2013 Horse Meat Scandal

How the 2013 Horse Meat Scandal Happened

The 2013 Horse Meat Scandal was a food safety scandal in Europe in which advertised beef foodstuffs contained undeclared horsemeat. In some cases, the foods were found to have 100% of undeclared meats like pork. The issue was unearthed on January 15, 2013 following reports that Irish and British supermarkets stocked beef burgers with horse DNA. While horsemeat is edible in many parts of the world, it is a taboo in Ireland and in the UK to feast on it. Investigations revealed that 23 out of 27 sampled beef burgers contained pig DNA yet eating pork is a taboo among Muslims and Jews.

Even though the scandal did not have direct safety implications, it revealed the possibility of harmful ingredients finding way into foodstuffs. In addition, it was hard to trace the origin of the undeclared meats because of the complexity of the food supply chain in Europe. The scandal later spread to 13 more EU countries, with member states agreeing to find a lasting solution. Among these was sampling of 4,000-horsemeat samples for phenylbutazone, a veterinary drug banned in food animals.

What caused the 2013 Horse Meat Scandal?

Several supermarkets including Tesco, Iceland, Aldi and Lidl were found to stock horsemeat burgers, which were thought to be beef burgers. Following investigations and findings, Nestle and Findus recalled beef ready meals, after tests showed that they had horse DNA. Many experts viewed the 2013 Horse Meat Scandal as a food fraud and not a food safety issue.

Besides Ireland and Britain, cases of horsemeat in beef burgers were reported across Europe. For instance, seven supermarket chains withdrew frozen beef meals from Findus and Comigel with initial tests showing that the meals had undeclared meats. Detectives established Romanian slaughterhouses as the source of beef before it was sold to a Dutch food dealer, then to a Cypriot trader and finally to a French firm, a pointer to the complexity of the chain. For Nestle, it halted supply of meat products from German. Even with these widespread findings, Silvercrest Foods in Ireland and Dalepak in Britain denied trading horse meat and launched investigations to unravel the truth about the food fraud.

How the 2013 Horse Meat Scandal changed tastes in Europe

Immediately after the discovery of the scandal, things changed in the meat industry, with consumers taming their craving for beef. Prior to the scandal, business was booming especially for mince products, burgers and sausages. However, consumers lost confidence in the wake of the news as they favored local butchers. The overall impact of the 2013 Horse Meat Scandal was the plummeting sales of frozen burgers and frozen ready meals.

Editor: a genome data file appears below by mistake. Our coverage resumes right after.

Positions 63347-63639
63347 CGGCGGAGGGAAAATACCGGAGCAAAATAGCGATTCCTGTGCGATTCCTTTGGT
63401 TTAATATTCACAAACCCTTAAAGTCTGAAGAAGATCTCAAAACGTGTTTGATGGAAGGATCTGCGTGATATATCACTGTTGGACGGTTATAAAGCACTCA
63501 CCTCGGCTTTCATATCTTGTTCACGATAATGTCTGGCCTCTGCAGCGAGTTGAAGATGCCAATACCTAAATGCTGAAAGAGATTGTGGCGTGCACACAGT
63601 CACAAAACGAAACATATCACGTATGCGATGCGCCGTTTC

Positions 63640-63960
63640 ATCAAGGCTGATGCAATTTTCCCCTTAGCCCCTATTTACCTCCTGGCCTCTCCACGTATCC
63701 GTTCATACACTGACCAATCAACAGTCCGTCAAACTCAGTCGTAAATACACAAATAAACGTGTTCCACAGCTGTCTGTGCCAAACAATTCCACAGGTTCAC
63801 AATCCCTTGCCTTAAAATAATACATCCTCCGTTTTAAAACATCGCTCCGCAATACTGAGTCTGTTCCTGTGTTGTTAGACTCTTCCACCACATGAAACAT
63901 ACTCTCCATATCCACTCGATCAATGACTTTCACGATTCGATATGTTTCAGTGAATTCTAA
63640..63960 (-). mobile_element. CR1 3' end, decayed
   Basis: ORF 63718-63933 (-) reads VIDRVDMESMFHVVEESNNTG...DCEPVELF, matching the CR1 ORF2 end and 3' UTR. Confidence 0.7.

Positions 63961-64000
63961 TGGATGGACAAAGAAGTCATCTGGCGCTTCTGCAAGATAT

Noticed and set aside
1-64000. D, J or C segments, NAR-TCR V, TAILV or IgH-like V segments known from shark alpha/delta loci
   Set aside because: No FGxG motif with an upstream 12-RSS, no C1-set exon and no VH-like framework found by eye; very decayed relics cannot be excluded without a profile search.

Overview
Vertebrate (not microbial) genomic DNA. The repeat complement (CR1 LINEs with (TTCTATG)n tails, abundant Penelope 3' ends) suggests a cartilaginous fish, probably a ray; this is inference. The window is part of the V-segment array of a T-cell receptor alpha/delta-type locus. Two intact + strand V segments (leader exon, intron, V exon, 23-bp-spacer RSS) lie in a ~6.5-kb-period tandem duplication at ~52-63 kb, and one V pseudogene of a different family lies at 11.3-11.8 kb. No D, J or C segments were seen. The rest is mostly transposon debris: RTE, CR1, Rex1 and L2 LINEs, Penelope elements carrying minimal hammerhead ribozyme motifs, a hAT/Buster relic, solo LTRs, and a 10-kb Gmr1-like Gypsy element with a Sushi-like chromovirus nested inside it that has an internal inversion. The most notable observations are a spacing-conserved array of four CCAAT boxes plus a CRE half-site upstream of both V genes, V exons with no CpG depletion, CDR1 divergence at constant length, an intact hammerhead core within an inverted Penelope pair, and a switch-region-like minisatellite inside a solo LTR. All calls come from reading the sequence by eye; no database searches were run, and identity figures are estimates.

The scandal also caused a change in consumer shopping habits. In some cases, the impact of the fraud affected buying of foodstuffs permanently. This came even as some of the affected supermarkets like Tesco assured consumers of their commitment to maintain the quality of their products.

Another effect of the scandal was loss of trust. In a survey by Ipsos Mori, the scam had its toll on Tesco and Ireland than any other chain in Europe. The scandal injured the image of the chains and it would take long to restore the trust.

How Europe reacted to the Scandal

The European Union was highly criticized for its sluggish reaction. EU reacted five weeks after the FSAI announced the presence of horse DNA in Irish frozen beef burgers. However, EU absolved itself saying it reacted with speed adding that it had to ascertain if the findings were an isolated case or affected the entire bloc. In Ireland, the 2013 horse meat sandal sparked public outcry, calling for an EU-wide meat inquiry.

EU agriculture ministers from seven member states further convened in Brussels on February 13 and agreed on a wide range of measures to address the crisis. Among these was proper labeling of beef products. The ministers also agreed to conduct a control and testing plan to establish the presence of undeclared horse meat in beef products. This was to take one month and every participating member state was to conduct at least five tests.

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